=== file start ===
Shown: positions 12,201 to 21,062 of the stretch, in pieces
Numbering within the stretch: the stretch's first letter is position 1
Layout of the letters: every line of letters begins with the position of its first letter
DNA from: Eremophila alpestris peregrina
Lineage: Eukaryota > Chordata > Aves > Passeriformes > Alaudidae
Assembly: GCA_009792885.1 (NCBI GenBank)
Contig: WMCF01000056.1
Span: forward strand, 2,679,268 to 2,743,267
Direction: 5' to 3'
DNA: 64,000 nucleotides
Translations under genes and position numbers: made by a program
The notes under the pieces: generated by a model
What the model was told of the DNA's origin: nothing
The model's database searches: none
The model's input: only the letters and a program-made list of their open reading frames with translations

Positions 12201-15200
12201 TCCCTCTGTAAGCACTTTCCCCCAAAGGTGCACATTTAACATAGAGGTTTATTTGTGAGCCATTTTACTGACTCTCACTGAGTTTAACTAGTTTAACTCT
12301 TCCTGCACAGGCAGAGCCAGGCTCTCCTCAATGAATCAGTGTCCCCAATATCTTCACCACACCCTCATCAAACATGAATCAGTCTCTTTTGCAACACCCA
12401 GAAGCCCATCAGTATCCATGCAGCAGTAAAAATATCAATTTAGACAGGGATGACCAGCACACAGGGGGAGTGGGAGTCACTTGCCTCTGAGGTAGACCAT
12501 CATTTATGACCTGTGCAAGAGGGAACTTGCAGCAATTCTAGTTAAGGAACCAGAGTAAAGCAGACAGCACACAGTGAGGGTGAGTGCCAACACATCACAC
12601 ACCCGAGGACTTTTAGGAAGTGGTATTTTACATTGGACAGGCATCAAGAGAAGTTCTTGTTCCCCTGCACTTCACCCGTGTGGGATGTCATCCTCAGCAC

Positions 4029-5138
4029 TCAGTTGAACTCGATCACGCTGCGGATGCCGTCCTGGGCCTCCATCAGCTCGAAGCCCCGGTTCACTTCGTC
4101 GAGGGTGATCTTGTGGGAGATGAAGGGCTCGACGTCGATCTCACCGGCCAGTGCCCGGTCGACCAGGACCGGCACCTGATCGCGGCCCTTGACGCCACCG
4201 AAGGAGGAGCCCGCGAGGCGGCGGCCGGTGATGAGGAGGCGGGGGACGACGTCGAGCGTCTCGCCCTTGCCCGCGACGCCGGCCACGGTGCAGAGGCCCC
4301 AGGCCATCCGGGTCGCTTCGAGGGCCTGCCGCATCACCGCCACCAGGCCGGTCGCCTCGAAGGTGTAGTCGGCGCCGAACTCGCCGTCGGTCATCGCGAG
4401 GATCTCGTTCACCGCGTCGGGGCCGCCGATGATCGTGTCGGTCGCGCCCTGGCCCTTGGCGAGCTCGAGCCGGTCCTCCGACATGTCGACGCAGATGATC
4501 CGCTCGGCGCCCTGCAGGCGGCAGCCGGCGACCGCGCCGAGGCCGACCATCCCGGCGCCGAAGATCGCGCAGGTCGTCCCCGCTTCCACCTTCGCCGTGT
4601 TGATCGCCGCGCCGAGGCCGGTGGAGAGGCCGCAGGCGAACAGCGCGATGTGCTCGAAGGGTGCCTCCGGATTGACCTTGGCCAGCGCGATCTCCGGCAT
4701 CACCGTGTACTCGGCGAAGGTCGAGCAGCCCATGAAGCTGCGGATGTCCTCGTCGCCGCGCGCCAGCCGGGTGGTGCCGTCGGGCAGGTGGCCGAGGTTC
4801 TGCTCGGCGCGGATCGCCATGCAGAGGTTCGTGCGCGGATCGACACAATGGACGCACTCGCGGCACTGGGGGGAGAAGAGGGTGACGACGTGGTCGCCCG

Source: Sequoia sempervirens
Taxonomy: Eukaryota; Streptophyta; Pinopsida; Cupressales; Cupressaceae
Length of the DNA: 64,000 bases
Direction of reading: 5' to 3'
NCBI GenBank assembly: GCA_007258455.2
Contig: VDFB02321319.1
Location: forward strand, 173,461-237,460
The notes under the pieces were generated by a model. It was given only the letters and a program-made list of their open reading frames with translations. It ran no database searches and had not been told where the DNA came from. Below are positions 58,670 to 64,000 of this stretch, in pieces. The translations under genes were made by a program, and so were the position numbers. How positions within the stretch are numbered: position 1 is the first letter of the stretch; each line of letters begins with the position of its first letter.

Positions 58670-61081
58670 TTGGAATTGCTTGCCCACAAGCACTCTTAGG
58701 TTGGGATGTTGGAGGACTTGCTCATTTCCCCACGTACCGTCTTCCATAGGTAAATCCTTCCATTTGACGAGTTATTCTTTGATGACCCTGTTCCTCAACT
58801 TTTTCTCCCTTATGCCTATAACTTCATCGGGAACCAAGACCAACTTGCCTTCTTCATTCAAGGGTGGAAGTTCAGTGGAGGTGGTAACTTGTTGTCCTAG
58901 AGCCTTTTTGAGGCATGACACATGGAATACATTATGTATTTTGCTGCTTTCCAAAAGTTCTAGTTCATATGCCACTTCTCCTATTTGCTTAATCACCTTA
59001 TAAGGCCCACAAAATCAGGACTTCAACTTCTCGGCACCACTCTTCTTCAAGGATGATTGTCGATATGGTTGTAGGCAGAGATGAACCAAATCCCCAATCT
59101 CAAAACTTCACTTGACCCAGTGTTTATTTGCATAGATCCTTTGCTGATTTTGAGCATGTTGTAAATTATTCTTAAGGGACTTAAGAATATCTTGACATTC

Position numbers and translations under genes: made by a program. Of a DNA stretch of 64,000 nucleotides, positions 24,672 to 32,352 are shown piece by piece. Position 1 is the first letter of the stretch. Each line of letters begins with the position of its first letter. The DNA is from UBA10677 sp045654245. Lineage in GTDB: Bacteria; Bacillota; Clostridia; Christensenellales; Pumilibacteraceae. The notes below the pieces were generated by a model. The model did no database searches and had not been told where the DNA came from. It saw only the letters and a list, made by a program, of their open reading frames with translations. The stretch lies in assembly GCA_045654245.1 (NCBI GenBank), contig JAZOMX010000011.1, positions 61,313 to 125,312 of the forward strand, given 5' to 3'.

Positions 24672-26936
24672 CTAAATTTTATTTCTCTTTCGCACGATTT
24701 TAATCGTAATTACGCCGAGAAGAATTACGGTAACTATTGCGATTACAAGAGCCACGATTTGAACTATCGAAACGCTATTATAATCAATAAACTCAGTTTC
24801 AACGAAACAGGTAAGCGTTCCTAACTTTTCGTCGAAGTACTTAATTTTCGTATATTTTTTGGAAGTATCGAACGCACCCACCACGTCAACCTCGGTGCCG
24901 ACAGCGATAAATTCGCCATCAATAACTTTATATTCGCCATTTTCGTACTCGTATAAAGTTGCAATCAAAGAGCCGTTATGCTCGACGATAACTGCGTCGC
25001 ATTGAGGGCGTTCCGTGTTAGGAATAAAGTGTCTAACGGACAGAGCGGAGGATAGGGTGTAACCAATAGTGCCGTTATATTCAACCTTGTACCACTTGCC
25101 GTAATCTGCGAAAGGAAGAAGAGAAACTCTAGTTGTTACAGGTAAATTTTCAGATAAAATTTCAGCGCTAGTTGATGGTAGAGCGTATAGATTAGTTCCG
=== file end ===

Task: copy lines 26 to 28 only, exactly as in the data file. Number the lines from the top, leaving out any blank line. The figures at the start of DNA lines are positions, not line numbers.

4301 AGGCCATCCGGGTCGCTTCGAGGGCCTGCCGCATCACCGCCACCAGGCCGGTCGCCTCGAAGGTGTAGTCGGCGCCGAACTCGCCGTCGGTCATCGCGAG
4401 GATCTCGTTCACCGCGTCGGGGCCGCCGATGATCGTGTCGGTCGCGCCCTGGCCCTTGGCGAGCTCGAGCCGGTCCTCCGACATGTCGACGCAGATGATC
4501 CGCTCGGCGCCCTGCAGGCGGCAGCCGGCGACCGCGCCGAGGCCGACCATCCCGGCGCCGAAGATCGCGCAGGTCGTCCCCGCTTCCACCTTCGCCGTGT